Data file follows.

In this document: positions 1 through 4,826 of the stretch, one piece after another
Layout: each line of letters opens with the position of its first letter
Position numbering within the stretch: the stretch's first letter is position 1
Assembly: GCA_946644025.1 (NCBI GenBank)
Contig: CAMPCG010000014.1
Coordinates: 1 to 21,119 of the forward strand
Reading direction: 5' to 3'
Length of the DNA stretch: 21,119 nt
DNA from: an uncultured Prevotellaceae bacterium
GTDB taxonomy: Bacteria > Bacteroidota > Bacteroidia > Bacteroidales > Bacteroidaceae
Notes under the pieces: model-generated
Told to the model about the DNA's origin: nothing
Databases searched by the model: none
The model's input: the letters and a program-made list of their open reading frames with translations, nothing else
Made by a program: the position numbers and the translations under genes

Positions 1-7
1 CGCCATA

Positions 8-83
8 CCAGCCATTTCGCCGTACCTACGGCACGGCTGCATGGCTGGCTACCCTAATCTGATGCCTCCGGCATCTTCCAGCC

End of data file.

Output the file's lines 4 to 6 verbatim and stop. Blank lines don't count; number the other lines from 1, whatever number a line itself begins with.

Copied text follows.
Assembly: GCA_946644025.1 (NCBI GenBank)
Contig: CAMPCG010000014.1
Coordinates: 1 to 21,119 of the forward strand